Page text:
- Apparently-objective recruitment practices have helped to disguise selection biases and discrimination, have disregarded the import impact of context, diversity, and learning and growth within teams on people’s performance, and have produced implicit quota systems that maintain the status quo and the interests of certain demographic groups under a guise of merit-based selection.
- The cult of the individual and of formal leadership has overshadowed the importance of the group, the context, informal networks of influence, and sideways connections and relationships that are particularly important for the effective functioning of individuals in complex organisations.
- HR systems and practices have been complicit in producing such outcomes through reinforcing the self-interest of power groups and maintaining the status quo. The HR profession has either demonstrated an apparent lack of knowledge about decades of research evidence about human behaviour that indicate the need to change HR practices, or has been unable to influence evidence-based change in core management practices.
If the Banking Royal Commission points out nothing else, it shows there is a crying need for a revolution in HR that brings humanity and evidence-based ethical people management practices into main stream organisational people management.
But for leaders and Human Resource practitioners who see the problem and want to make a difference, there is little information available to guide the change needed. Where are the examples of the practical application of the evidence about human behaviour to reshape people management practices? Who is creating healthier organisations and workplaces in which people thrive and produce breakthrough performance outcomes to build long term profit and customer loyalty?
There is no alternative best practice guide and it is very difficult to challenge traditional mindsets and question the status quo alone.
Time for change?
I am hoping that the exposure of wide-spread organisational dysfunction in the Royal Commissions hearings has caused more good leaders to wonder what needs to change in people management practices to prevent this kind of behaviour happening in their organisation.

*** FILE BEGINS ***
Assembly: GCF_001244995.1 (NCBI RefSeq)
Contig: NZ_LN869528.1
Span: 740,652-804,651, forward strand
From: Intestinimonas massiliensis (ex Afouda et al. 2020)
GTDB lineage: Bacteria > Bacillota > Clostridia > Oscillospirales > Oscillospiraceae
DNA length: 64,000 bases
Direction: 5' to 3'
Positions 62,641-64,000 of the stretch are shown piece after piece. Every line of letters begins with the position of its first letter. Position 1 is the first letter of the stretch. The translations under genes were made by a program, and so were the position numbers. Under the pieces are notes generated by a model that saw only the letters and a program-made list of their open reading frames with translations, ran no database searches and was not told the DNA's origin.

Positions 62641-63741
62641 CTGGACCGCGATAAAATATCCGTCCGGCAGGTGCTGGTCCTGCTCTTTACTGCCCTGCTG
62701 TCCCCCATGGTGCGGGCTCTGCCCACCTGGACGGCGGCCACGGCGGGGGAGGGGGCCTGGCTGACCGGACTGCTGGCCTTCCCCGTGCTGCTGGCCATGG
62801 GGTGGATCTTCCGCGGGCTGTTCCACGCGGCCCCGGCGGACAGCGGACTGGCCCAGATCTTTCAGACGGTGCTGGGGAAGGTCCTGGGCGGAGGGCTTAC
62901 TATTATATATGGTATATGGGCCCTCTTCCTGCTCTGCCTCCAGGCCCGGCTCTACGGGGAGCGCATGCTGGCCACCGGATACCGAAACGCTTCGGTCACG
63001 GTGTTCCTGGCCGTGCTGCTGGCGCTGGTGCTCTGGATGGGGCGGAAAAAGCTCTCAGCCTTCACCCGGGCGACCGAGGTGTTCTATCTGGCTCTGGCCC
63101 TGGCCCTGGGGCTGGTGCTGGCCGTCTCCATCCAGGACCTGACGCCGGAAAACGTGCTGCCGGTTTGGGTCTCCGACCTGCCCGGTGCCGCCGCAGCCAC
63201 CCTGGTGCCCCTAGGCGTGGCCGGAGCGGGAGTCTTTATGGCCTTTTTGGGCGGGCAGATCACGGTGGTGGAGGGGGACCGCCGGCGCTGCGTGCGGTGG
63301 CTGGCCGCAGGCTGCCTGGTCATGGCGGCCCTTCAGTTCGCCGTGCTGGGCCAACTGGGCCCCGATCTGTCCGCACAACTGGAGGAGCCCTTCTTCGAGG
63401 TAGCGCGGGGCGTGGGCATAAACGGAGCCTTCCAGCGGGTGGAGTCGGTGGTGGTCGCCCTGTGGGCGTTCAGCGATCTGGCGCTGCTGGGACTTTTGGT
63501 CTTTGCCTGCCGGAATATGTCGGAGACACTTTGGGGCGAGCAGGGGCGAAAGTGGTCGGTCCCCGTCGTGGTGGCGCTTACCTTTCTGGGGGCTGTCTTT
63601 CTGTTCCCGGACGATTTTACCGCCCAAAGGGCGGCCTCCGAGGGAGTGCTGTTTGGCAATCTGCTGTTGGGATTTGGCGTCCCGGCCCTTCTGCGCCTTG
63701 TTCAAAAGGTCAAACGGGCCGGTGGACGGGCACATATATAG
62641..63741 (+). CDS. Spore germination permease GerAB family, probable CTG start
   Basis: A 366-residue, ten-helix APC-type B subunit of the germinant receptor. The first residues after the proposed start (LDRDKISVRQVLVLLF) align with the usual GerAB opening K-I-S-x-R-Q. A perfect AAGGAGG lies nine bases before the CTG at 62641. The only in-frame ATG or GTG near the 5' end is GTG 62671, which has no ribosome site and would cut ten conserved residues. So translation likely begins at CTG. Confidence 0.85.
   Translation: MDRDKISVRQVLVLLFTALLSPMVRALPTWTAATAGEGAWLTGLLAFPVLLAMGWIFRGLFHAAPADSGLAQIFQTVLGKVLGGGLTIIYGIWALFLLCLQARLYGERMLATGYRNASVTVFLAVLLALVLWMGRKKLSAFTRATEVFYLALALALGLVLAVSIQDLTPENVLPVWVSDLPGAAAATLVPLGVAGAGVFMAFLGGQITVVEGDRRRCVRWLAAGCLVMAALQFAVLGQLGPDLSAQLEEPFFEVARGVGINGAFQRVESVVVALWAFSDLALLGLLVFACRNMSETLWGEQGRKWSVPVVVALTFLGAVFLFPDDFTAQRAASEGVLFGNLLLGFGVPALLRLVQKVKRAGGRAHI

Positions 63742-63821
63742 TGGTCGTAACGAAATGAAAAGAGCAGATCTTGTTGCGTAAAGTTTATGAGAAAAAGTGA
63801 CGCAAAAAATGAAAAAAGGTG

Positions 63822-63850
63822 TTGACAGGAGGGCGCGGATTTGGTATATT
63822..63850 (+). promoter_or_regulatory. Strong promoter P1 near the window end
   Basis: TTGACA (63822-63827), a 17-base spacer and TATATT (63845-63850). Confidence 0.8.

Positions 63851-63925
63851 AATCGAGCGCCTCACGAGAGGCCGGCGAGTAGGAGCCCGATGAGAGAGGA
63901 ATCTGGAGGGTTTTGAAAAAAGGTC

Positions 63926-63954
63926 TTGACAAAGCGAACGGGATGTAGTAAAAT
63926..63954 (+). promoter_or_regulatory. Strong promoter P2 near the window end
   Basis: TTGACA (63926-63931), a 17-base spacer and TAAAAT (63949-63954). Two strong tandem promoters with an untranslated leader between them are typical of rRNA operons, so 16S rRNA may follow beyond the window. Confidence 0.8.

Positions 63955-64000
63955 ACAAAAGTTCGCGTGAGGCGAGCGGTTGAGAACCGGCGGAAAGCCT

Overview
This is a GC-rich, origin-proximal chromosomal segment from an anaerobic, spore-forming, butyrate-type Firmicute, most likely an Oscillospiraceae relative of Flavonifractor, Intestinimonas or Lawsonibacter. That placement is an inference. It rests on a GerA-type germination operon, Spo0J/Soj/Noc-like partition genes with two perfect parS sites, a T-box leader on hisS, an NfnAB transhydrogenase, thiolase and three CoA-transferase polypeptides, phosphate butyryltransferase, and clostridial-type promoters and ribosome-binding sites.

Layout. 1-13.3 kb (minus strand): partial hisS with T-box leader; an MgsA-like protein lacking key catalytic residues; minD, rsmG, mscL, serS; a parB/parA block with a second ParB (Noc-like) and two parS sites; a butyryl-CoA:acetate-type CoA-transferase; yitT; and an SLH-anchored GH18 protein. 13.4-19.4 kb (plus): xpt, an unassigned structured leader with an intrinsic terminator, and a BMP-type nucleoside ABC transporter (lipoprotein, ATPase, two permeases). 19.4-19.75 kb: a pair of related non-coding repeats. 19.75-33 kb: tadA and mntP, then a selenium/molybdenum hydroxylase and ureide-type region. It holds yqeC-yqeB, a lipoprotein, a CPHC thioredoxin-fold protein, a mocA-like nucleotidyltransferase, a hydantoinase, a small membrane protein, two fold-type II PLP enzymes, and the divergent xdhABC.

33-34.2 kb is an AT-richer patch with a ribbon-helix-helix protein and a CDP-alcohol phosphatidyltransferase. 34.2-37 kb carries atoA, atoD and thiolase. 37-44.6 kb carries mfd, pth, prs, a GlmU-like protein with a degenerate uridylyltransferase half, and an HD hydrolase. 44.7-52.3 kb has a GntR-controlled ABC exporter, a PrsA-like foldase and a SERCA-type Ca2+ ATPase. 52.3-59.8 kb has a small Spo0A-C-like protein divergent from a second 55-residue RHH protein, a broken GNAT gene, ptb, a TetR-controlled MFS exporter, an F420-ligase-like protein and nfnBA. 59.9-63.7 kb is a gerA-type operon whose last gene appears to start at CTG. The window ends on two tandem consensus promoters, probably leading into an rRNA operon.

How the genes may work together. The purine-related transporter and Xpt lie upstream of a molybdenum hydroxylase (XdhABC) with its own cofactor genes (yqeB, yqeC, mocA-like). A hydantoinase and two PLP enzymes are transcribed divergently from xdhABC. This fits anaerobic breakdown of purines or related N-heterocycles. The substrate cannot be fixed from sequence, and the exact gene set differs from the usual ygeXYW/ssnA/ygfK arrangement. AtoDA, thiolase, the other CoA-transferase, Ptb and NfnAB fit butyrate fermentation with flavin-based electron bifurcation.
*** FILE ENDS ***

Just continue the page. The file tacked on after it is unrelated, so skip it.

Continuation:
Maybe leaders and organisations are now more open to questioning the status quo of traditional people management practices and accepting the evidence that has been available for more than 50 years – certain aspects of our “good practice” people management create dynamics that allow toxic cultures to prosper, customers and staff to be disrespected and de-humanised, and human potential to be wasted in organisations. Things need to change.
What can you do?
As I have said, it is very difficult to challenge traditional mindsets and question the status quo alone, so I thought the time could be right to find leaders and HR practitioners who are already creating such systemic changes in people management practices in their organisations and who are willing to share their experience and contribute to a groundswell for a revolution in HR and people management practice.
I am looking for such people to interview for a book I am researching and writing. These people may be leaders or HR practitioners who have tried new approaches to people management in their organisations that are consistent with the research on human behaviour and common sense. Or they may be at the beginning of the journey and are struggling with this challenge and need more support to be able to make change happen.
They may be academics or researchers in the fields of organisational psychology, neuroscience, sociology, anthropology, marketing or advertising who are involved in the application of research into human behaviour and performance in organisations and groups, and who can contribute knowledge of the research evidence – particularly across disciplines.
Whoever they are, they are interested in sharing their experiences and stories to help others and to build evidence-based approaches to managing people that create organisations that are people-friendly and unlock the enormous untapped potential in people to deliver exponentially better outcomes.
What to do next
If you are one of these people or you know of someone you think I should talk to and who is prepared to share their experience and contribute to creating a difference in people management practices, please contact me.
Consultant | Advisor | Change Leader
Work with Susan
Susan specialises in people-focused strategy development and implementation, people and culture, human resource management, and transformation and change. She brings practical experience and thought leadership gained from many years of leading successful performance improvement and change in some of Australia’s leading businesses and government. See more on her website, email her on firstname.lastname@example.org or phone on +61 (0)409 887685.